The poster child of absolute reductions in carbon emissions, IKEA has pledged to become “climate positive” by 2030. The retail giant is often cited for its sustainability plans. It aims to spend over USD 221 million toward green initiatives, which include:
A move to renewable energy
Halving travel emissions, and
Investing in reforestation.
Business Case: Sustainable practices have helped IKEA benefit the environment and gain long-term innovation in products, reduced energy expenses, and a positive public image.
Challenge: Getting everyone to agree on what counts as climate positive is a sticky challenge. While many, including IKEA, believe it should be about absolute carbon reductions and not using carbon offsets such as planting more trees as an alternative to cutting your emissions, to others, absolute reductions are ideal targets affordable only to Goliath companies, and not meant for David businesses.
The fast-food giant has an aim to source 100% of its customer packaging from renewable and recyclable materials, and make recycling available at all its joints. The goal is a result of popular customer demand. The Chief Supply Chain and Sustainability Officer of McDonald, Francesca Debiase tells that packaging waste is the topmost environmental challenge their customers want the company to address. Recently, it launched fiber McFlurry cups without the need for plastic lids in its European market.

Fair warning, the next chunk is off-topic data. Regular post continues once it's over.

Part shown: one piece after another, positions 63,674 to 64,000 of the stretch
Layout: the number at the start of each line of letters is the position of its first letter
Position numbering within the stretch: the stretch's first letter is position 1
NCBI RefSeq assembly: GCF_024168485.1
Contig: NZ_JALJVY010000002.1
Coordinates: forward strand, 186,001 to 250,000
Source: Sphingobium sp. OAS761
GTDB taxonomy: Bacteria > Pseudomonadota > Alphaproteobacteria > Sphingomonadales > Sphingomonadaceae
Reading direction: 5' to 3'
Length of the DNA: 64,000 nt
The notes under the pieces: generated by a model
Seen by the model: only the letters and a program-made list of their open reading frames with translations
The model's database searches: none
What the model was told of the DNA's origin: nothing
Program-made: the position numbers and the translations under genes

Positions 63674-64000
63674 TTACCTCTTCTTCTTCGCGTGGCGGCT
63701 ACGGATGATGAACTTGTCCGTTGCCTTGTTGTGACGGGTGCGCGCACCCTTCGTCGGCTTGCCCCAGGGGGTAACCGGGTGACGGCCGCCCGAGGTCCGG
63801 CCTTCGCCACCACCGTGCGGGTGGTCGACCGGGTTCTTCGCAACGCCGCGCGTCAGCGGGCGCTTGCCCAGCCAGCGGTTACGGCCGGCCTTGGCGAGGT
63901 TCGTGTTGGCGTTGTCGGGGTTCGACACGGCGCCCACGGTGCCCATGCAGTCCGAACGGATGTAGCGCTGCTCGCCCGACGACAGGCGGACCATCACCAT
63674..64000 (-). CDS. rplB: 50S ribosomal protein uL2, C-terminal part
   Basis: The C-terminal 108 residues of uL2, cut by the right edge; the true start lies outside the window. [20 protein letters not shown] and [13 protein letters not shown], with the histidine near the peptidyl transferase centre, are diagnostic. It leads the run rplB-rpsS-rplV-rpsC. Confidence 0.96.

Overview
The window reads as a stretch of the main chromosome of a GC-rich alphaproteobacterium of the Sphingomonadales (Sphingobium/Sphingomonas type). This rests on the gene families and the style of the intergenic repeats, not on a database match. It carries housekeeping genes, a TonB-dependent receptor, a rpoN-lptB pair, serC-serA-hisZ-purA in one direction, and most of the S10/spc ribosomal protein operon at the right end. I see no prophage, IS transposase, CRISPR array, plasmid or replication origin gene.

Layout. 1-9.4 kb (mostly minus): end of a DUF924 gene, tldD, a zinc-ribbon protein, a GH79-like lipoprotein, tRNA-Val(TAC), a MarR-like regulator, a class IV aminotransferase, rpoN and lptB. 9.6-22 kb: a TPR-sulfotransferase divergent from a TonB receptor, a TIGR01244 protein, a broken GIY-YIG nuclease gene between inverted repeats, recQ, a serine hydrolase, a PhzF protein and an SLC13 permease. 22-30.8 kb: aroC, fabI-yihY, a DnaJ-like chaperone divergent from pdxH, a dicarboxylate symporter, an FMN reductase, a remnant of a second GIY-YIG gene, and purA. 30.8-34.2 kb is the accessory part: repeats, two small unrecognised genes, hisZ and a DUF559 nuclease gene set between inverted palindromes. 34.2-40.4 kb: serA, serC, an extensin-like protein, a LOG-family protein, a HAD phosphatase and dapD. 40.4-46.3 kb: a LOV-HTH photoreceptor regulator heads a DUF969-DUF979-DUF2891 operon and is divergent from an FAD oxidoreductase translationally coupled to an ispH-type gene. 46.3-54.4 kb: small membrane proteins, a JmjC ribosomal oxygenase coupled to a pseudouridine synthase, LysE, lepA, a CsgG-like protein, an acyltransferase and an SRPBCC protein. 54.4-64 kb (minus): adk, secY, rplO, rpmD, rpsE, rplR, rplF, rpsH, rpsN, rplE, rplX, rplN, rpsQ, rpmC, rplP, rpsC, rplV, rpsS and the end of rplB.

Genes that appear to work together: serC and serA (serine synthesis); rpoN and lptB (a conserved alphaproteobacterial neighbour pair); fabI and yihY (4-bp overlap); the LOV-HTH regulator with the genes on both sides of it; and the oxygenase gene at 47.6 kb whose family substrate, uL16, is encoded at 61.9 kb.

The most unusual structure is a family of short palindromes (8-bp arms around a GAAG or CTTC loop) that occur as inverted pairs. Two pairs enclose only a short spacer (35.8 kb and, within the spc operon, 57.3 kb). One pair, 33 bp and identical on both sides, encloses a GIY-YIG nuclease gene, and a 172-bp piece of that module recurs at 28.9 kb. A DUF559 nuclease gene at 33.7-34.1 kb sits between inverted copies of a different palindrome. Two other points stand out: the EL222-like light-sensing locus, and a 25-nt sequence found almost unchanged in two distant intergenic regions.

Business Case: Less and sustainable packaging has helped McDonald’s reduce its carbon footprint, make a community impact, and at the same time reduce material and disposal costs.
Challenge Handing down environmental strategies made in corporate headquarters to individual franchises is proving tricky.
The famous former CEO of General Electric, Jack Welch is often referred to as the “King of Green” due to his Six Sigma style of management. It is all about getting leaner. Given its benefits for both profits and planet, it soon became a corporate religion for manufacturing. Along with improving accuracy by 99.99966%, it reduces steps, costs, and materials. Today, in some variants it’s used across sectors and industries.
Business Case: With its focus on reducing waste and improving efficiency, six sigma has currency among business leaders as well as environmentalists.
Challenge: Leadership commitment, poor understanding of the concept, and suboptimal execution are some of the most common roadblocks to six sigma strategy for sustainable business development.